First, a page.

I think a lot of this boils down to how politics works and how human nature works. Climate science is extremely complex. There are some simple aspects like the greenhouse effect and CO2 is a greenhouse gas etc. but the real scary stuff involves climate models, measurement issues, feedback loops etc. which are well beyond the average persons ability to understand. This means for the vast majority of the electorate it comes down to trust and distrust. The vast majority of non elite climate change denialists simply don't trust the messenger because the messengers are part of a distrusted outgroup. This is why the Bill McKibben et al. approach has failed. Division will not solve the problem. At best, winning in 2020 and declaring a national emergency will have a minor impact and could very well lead to a reversal in 2024. What we really need is the kind of consensus that can have a major impact--green new deal times 100. This is a WW2 or a great depression kind of consensus and it will require a radical shift in the current political environment.

    “Reject your sense of injury and the injury itself disappears.”
    ― Marcus Aurelius

    Path of Exile: themightypuck
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    Phoenix-DPhoenix-D Registered User regular
    ElJeffe wrote: »
    HamHamJ wrote: »
    ElJeffe wrote: »
    I think what bill we push depends on what our immediate goal is. Do we want something we can symbolically endorse, understanding that it won't pass congress for at least two years, if then, but which can shift the conversation on climate change? Then the GND is a decent bill.

    Do we want something we actually want to get passed and signed now? Then we can assemble something exceptionally modest that we can use as a first step towards more useful solutions.

    Now, I don't mind the first option. That's legit. And the second option is defensible, and that's what it seems like Feinstein is pushing.

    But the GND is a nonstarter, and acting like we can pull enough votes to even get it through the Senate much less override the inevitable veto is patently ridiculous. Neither the GND, nor anything resembling it, is getting past both congress and Trump, and pretending that it can happen is just wishful thinking.

    Feinstein was kind of dismissive, and the optics of talking down to a bunch of kids are shitty, but the substance of what she was saying - that there's no way the GND is a viable bill to get passed in this political environment - is hard to argue with.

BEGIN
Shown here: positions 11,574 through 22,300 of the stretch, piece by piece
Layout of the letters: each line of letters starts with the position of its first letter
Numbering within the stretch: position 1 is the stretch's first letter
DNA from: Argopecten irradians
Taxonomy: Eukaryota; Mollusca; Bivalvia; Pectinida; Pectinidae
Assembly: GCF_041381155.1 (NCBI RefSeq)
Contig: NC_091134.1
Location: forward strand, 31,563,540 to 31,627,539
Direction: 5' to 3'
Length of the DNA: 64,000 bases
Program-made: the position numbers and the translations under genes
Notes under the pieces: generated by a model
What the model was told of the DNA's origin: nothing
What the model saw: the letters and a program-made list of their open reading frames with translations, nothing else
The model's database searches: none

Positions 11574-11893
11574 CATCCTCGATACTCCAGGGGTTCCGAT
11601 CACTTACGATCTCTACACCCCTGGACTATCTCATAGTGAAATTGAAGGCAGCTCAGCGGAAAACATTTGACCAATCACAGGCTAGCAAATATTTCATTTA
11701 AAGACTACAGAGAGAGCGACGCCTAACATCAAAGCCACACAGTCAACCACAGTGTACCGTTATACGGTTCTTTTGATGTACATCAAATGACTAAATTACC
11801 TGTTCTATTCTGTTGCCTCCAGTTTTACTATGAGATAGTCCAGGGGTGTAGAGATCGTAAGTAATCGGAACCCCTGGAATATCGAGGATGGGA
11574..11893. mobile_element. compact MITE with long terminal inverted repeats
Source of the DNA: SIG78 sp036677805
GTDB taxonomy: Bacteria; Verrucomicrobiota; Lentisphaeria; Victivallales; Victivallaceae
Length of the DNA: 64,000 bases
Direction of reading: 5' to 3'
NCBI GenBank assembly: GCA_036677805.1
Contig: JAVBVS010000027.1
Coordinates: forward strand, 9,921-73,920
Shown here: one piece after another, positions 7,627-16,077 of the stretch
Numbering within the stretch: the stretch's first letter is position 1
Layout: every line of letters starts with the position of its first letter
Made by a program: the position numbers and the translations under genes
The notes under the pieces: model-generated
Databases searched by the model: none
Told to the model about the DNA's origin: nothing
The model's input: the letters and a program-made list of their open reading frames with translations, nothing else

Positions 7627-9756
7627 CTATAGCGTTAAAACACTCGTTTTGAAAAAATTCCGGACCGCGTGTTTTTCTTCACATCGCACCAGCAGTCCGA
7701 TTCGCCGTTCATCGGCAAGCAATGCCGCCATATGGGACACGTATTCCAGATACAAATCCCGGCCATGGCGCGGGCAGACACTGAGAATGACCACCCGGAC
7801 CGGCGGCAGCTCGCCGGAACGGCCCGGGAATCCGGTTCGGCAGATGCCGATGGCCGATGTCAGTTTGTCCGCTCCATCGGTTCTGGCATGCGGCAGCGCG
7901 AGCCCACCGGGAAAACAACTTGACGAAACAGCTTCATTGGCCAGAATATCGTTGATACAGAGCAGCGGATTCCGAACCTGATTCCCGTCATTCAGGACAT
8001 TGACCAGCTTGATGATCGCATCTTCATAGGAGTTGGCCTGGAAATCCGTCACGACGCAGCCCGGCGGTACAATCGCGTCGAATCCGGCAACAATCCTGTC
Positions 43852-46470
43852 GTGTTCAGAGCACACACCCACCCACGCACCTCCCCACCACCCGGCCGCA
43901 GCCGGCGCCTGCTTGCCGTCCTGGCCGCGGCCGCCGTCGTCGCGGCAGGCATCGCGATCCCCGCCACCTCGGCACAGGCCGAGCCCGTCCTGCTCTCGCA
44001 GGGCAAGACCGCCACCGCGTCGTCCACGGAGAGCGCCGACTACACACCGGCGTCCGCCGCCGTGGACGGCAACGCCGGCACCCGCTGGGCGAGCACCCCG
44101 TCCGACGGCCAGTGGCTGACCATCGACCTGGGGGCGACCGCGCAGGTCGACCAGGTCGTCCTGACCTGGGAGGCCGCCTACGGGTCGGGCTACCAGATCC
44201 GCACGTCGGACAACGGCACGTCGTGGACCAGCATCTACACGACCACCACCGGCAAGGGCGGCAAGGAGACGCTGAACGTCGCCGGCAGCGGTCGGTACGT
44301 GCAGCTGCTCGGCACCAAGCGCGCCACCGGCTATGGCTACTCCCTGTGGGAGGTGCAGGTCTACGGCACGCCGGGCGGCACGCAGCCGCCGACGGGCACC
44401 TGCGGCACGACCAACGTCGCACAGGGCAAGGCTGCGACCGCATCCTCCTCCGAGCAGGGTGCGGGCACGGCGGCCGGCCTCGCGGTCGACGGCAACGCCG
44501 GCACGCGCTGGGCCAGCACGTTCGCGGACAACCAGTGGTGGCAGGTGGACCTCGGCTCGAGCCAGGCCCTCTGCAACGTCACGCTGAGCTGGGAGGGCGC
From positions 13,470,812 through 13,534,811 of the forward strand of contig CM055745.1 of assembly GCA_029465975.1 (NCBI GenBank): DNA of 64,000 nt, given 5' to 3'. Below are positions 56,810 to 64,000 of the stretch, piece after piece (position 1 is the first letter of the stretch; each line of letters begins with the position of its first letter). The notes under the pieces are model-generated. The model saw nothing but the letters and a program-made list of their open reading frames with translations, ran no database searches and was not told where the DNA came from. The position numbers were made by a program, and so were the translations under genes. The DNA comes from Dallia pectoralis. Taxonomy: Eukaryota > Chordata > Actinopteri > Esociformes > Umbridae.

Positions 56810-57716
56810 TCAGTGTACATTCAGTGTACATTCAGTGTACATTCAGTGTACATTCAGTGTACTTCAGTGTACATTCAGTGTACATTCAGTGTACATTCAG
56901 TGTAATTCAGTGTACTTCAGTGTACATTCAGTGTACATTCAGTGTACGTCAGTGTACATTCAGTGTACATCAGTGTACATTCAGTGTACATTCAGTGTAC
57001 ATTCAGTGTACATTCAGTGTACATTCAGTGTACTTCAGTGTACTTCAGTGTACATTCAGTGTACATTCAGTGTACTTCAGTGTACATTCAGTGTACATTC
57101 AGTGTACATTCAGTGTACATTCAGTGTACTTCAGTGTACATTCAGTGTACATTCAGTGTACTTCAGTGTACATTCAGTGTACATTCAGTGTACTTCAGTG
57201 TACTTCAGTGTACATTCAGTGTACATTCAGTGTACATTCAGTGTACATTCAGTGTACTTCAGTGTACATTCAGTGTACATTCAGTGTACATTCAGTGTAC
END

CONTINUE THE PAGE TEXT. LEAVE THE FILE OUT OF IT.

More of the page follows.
I am not convinced this is a reasonable position when you are under a literal ticking clock. Very Serious People think GND is too ambitious but I think a 10% chance of avoiding Armageddon is better than a 0% chance.

    There's not a 10% chance of getting something akin to the GND through congress now, though. There is a 0% chance.

    Hyping the GND and symbolically voting it through the House is possible (though even that isn't a given), in much the way the GOP House kept voting through Obamacare repeals that would never actually become law. But we need to understand that absolutely will not become a law until at least 2020.

    I'm not saying something like that isn't a great idea, or even unnecessary. I'm saying that even if we concede that anything short of the GND being passed by next week is insufficient to save the world from climate change, that doesn't mean we're going to be able to get it passed.

    If any hope of saving the world means passing the GND right now, that just means the world is fucked. So hopefully it can wait a couple years.

    And those constant repeal attempts got their base fired up and got them the House then the Senate. So.

    The chance of the GND or Pelosi's theoretical deal passing is about the same. So might as well go with the one that's a better PR move.

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    ElJeffeElJeffe Not actually a mod. Roaming the streets, waving his gun around.Moderator, ClubPA Mod Emeritus
    I'm totally fine with that.

    Though I am curious to see what Pelosi might come up with.

    I submitted an entry to Lego Ideas, and if 10,000 people support me, it'll be turned into an actual Lego set!If you'd like to see and support my submission, follow this link.
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    OghulkOghulk Tinychat Janitor TinychatRegistered User regular
    I think the best proposals are gonna need some combination of $40+ carbon taxes (fuck even $100 would be great) to be effective.

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    ClipseClipse Registered User regular
    Oghulk wrote: »
    I think the best proposals are gonna need some combination of $40+ carbon taxes (fuck even $100 would be great) to be effective.